How to Build Dynamic Team Cohesiveness
By: Tony E Ornduff
Just because an organization has employees does not mean they will function together as a team. To be a team requires that the team members enjoy working together and does so cohesively, productively, and efficiently. The successful team is cohesive because team members work together and share common goals and resources. Production doesn’t mean the team members never disagree, but they know how to work through conflicts and resolve conflicts together. The team is efficient because tasks are assigned in a way that takes into account each member’s strengths and weaknesses. The benefits of having a high-functioning team cannot be stated enough. Some of these benefits include increased trust, enhanced performance, enhanced productivity, job satisfaction, staff retention, shared purpose, and a sense of community. In contrast, the absence of teamwork will present itself as unwillingness to engage in honest communication, avoidance of accountability, frustration, resentment, suspicion, and lack of commitment. When a manager is tasked with forming a team, the manager strives to build a cohesive group. But a cohesive team does not occur by accident. A lot of time and effort goes into building a great team. Managers play an essential role in developing and leading teams that work in these ways. Managers who are skilled at effective team building all employ a series of common guidelines to ensure the final product is a cohesive team. Team Member Selection
The first step in developing a cohesive team is careful selection of team members. When selecting his team the manager should consider the mission of the team. Chosen members should be best suited for the task at hand. Some consideration should be made to pair workers together who get along with each other. The team should have some diversity on it. The members of the team should represent a mix of viewpoints and perceptions. Without diversity, the final result would be limited if all the team members share the same interests and experiences. Once the team has been chosen, it is important to now identify each individual’s strengths and weaknesses. Each person has strengths to bring to the team effort. The team members should help their manager decide what tasks they feel most suited to accomplish. Assignments should be delegated to the members that are the best equipped and most eager to perform them. Allocating these assignments based on individual abilities will give the best results. This also helps to establish clear roles within the group with specific terms and not vague generalities. It is important for each member to be clear about responsibilities. All the members of the team need to understand what is expected of them and what role they will play on the team.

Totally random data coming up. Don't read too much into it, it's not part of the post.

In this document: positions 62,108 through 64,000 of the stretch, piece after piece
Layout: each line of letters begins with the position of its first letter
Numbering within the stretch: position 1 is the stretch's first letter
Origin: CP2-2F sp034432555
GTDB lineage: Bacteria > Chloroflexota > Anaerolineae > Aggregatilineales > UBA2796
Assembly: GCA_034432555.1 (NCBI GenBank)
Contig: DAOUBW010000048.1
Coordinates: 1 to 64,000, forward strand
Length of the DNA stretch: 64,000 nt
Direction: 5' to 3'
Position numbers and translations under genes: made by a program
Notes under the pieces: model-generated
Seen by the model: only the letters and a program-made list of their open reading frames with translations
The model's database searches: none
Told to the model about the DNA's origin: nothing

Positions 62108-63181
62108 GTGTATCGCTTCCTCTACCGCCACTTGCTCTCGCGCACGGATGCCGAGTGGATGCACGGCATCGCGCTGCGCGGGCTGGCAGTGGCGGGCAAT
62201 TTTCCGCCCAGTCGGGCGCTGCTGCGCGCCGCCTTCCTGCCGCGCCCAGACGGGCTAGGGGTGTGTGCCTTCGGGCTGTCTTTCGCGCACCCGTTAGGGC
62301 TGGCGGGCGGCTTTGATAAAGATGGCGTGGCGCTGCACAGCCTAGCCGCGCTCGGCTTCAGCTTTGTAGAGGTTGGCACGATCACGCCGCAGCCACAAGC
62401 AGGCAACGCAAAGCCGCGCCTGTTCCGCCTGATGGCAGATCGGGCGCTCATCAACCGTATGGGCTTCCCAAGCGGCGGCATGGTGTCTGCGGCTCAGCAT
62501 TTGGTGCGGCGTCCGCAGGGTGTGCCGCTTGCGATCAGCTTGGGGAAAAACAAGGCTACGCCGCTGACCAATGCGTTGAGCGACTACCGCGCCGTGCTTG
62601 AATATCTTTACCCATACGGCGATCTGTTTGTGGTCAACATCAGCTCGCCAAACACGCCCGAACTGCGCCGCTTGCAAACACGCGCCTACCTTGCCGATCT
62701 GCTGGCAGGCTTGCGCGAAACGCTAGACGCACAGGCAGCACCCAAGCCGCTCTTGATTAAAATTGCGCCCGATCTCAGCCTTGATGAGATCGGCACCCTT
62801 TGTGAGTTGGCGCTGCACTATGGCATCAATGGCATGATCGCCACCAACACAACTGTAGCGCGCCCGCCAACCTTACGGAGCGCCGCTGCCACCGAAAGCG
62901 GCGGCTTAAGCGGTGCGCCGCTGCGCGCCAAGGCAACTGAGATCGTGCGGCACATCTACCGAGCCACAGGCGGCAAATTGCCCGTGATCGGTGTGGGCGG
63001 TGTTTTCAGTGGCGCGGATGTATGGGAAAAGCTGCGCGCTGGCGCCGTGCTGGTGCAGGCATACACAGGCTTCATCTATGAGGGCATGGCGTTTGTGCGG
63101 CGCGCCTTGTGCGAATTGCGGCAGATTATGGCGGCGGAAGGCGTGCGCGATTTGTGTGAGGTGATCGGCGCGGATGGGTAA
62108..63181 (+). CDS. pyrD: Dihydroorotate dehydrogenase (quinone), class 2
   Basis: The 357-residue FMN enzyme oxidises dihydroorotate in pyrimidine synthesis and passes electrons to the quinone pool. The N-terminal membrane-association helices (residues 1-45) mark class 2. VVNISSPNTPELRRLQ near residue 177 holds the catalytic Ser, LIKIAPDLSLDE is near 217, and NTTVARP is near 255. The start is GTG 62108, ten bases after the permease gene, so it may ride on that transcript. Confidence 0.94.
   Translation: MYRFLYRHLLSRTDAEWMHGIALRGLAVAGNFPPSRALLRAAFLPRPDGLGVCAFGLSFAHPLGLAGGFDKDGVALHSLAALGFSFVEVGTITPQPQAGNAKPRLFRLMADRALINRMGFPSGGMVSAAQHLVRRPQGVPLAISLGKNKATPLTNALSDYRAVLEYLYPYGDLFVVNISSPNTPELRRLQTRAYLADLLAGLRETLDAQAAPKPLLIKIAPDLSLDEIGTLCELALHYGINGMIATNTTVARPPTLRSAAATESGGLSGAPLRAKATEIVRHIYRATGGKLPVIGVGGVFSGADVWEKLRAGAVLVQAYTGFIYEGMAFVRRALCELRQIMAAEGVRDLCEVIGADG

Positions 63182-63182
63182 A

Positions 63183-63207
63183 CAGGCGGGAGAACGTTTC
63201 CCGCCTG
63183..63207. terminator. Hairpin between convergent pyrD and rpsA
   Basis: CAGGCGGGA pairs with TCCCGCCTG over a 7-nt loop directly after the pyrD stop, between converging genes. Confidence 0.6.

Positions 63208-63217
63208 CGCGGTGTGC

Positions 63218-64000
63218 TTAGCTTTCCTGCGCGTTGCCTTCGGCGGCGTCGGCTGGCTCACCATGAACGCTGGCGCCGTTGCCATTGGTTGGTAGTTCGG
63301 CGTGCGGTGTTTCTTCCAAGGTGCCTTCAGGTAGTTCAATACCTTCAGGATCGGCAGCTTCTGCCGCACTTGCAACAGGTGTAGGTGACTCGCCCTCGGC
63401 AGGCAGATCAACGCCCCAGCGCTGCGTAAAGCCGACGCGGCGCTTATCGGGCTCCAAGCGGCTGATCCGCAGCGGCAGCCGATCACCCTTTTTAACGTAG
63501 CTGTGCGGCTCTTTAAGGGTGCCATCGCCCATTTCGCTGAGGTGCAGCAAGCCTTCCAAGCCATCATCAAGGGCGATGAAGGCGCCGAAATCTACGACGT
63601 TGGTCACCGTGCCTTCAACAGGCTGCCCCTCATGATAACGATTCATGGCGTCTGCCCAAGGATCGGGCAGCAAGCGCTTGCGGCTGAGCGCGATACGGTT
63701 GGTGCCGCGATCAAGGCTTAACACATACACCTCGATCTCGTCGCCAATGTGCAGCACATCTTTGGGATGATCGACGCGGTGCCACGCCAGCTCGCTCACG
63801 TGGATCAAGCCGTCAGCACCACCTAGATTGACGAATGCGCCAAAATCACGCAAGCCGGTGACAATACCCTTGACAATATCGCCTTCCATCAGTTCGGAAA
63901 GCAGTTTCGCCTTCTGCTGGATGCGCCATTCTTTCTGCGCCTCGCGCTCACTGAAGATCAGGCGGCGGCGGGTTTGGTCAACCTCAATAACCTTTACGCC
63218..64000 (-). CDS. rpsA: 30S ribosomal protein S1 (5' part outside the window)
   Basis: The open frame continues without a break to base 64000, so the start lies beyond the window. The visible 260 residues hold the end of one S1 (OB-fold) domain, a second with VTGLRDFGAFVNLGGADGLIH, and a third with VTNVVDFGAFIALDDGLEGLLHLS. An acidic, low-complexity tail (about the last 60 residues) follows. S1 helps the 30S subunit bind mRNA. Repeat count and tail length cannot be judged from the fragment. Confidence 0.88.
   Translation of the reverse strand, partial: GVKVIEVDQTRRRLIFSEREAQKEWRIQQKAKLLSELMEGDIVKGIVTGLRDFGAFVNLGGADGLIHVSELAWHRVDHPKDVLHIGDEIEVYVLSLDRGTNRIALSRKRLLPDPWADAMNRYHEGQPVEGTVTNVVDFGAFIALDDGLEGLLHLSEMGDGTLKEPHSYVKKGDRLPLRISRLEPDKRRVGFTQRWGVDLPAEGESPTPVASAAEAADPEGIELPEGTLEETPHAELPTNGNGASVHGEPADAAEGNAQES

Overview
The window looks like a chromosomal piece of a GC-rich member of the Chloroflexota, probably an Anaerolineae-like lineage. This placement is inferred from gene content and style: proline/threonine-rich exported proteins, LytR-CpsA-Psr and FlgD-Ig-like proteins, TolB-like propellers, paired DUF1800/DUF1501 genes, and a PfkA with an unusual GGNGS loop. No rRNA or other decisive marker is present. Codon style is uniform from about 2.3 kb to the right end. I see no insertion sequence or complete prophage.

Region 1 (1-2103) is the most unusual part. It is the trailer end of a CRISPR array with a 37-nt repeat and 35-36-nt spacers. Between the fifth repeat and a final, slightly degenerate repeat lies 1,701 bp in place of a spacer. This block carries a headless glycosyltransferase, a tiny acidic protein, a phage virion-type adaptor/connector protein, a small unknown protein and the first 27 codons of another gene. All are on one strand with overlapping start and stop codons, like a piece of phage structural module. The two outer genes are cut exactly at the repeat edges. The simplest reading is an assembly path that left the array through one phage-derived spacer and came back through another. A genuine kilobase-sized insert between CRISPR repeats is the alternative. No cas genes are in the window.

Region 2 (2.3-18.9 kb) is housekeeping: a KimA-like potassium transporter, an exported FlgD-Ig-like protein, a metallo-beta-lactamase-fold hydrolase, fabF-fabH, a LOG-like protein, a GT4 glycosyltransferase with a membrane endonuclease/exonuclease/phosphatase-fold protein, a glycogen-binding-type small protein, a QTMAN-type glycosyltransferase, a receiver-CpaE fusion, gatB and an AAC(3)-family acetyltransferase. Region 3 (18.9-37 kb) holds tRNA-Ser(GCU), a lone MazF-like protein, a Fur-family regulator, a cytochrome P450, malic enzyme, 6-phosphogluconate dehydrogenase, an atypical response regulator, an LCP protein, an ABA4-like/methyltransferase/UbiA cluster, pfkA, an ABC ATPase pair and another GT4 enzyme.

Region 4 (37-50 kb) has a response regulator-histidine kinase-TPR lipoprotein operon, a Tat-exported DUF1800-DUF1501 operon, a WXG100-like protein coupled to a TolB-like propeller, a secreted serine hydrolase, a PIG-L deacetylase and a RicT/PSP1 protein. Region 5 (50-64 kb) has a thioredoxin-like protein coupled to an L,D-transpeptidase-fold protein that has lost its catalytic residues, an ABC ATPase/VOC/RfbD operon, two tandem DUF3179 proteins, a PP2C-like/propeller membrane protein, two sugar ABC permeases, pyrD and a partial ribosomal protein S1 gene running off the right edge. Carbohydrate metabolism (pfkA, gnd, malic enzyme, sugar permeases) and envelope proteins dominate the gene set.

Individuals need individual goals. Teams need team objectives. Developing an objective is the first task that teams should undertake. If the team as a whole does not understand the objective then the team will struggle to see their purpose. The manager needs to explain to the group what the team objectives are. The manager should then explain the importance of each team objective and how it impacts team success. It is also important for the team to understand how it contributes to the company’s success. For teams to function cohesively, all members must clearly understand the team objectives so they can function cooperatively to work toward that goal. Once expectations and goals are agreed upon, they should be documented, updated at least annually, and referenced frequently. If the team begins to veer off course, reviewing the documented goals is a good way to steady the team and focus them back in the right direction. The manager may need to communicate the team's vision each and every day and use it as a behavioral guide. This will help the team members link their every day activities to the vision...
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